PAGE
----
Text Analysis Response Essay Example

Part 3 of the Common Core English Regents

Text Analysis: Exposition

*An expository piece of writing requires the writer to present a comprehensive description or explanation of an idea.

Steps for Reading the Text:

Step 1:         Pre-reading: Look for the title, the author’s name and the date of publication of the text (which may be found at the end of the text) that you have been given to read.

Step 2:         Actively Read: Read the text silently but at a “read-aloud” pace to determine a central idea.

                   The purpose of this is to read and comprehend at a deeper level the first time you read the text.

                   As you actively read the text, underline significant literary elements, literary techniques OR rhetorical devices (ethos, pathos, logos) that support the central idea. (You may not find them all in the text.)     

Step 3:         Identify the central idea: ____________________________________________________________

Step 4:         Complete the attached chart outlining the elements, techniques or rhetorical devices.



                   Central Idea:  _________________________________________





Analysis: How is the element, technique or device being used to support the central idea?










































Step 4: Look at the chart and select the ONE element, technique OR device as the focus of your analysis.

Choose the one that best supports the central idea and for which there are at least three examples/quotations.

List the element, technique OR device of your choice: ________________________________________________________


Steps for Writing the Text-Analysis Response:

A.     Introductory Paragraph:

Step 1:             Hook: A general statement about the central that interests the reader in the topic.

Step 2:             Identify the title and author of the text ANDintroduce the central idea and the element, technique OR device.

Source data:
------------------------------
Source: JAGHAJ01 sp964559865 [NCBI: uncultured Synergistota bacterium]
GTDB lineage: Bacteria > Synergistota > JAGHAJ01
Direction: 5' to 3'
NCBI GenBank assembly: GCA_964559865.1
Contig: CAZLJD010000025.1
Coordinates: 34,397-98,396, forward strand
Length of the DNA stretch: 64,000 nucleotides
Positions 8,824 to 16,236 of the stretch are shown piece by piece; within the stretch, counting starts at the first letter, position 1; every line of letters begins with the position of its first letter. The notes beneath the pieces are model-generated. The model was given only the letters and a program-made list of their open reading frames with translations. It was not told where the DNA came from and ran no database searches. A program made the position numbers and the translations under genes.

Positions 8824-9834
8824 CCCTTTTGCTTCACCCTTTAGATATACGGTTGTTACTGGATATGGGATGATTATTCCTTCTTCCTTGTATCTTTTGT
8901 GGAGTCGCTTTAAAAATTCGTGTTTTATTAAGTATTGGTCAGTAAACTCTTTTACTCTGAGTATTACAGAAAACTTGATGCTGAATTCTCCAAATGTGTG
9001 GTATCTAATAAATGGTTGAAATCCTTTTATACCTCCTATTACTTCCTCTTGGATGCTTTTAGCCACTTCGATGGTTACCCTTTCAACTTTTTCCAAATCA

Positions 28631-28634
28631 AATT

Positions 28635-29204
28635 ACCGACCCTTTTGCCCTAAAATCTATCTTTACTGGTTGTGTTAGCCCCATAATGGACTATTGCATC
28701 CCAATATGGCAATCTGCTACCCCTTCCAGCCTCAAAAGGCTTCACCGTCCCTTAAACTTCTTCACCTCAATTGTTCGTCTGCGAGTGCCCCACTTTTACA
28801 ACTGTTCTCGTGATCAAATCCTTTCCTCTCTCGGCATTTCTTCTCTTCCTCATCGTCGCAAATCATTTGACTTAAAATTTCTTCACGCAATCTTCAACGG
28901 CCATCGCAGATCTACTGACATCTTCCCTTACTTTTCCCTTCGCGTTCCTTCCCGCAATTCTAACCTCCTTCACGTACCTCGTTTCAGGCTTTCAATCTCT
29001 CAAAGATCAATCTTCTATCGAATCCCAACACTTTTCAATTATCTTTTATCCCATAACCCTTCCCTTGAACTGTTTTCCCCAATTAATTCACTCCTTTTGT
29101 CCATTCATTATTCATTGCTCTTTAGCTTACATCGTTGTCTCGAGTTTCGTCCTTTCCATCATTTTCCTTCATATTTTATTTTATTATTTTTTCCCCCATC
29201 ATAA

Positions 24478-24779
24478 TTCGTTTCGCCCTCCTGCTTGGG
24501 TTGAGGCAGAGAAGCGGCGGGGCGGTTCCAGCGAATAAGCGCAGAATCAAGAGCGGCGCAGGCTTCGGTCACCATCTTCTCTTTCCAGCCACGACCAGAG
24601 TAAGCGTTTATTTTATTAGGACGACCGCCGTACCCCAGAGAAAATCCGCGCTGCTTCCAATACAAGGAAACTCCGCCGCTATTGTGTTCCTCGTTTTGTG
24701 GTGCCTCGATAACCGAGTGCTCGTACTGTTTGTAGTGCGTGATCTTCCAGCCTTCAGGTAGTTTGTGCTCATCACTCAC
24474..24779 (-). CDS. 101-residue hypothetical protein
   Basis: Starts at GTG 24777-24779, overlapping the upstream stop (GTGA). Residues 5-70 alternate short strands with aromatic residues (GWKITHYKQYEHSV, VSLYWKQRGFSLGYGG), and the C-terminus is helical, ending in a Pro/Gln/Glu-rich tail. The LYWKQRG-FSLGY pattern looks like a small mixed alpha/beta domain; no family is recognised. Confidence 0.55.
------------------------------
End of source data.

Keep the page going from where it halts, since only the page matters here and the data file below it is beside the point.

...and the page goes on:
Step 3:             Make an arguable claim about how the author uses the element, technique or device to support the central idea of the text.


B.     Supporting Paragraph:

Step 1:             Write a topic sentence mentioning your first example of how the author uses the technique.

Step 2:             Include a quotation/textual examples to support your claim.

Step 3:             Provide an explanation/analysis of your text-based example and how it works to support the central idea of the text.

You must repeat these steps so that you have provided 2 – 3 examples of how the element/technique/device supports the central idea.

Step 4: Provide a concluding sentence.


C.     Concluding Paragraph:

Step 1:             Restate your claim.

Step 2:             Summarize the main points of your analysis.

Step 3:             Write a concluding sentence that leaves the reader with an interesting  

Regents Text-Analysis Response (Task 3)

The New York State English Regents which is taken in 11th grade is composed of three tasks: Reading Comprehension (Task 1), Argument Essay (Task 2), and Text-Analysis Response (Task 3).  The following will help you with the text-analysis response.

Text-Analysis Response Directions on the NYS Regents:

Your Task: Closely read the text provided on pages — and  — and write a well-developed, text-based response of two to three paragraphs. In your response, identify a central idea in the text and analyze how the author’s use of one writing strategy (literary element or literary technique or rhetorical device) develops this central idea. Use strong and thorough evidence from the text to support your analysis. Do not simply summarize the text. You may use the margins to take notes as you read and scrap paper to plan your response. Write your response in the spaces provided on pages 7 through 9 of your essay booklet.


Be sure to:

• Identify a central idea in the text
• Analyze how the author’s use of one writing strategy (literary element or literary technique or rhetorical device) develops this central idea. Examples include: characterization, conflict, denotation/connotation, metaphor, simile, irony, language use, point-of-view, setting, structure, symbolism, theme, tone, etc.
• Use strong and thorough evidence from the text to support your analysis
• Organize your ideas in a cohesive and coherent manner
• Maintain a formal style of writing
• Follow the conventions of standard written English

Regents text analysis response outline and sample As given out in class, an outline and a sample for the Regents text analysis response

Helpful Websites for studying:

Literary Elements — definitions and explanations

Literary Elements Quizlet


Leave a Reply

Your email address will not be published. Required fields are marked *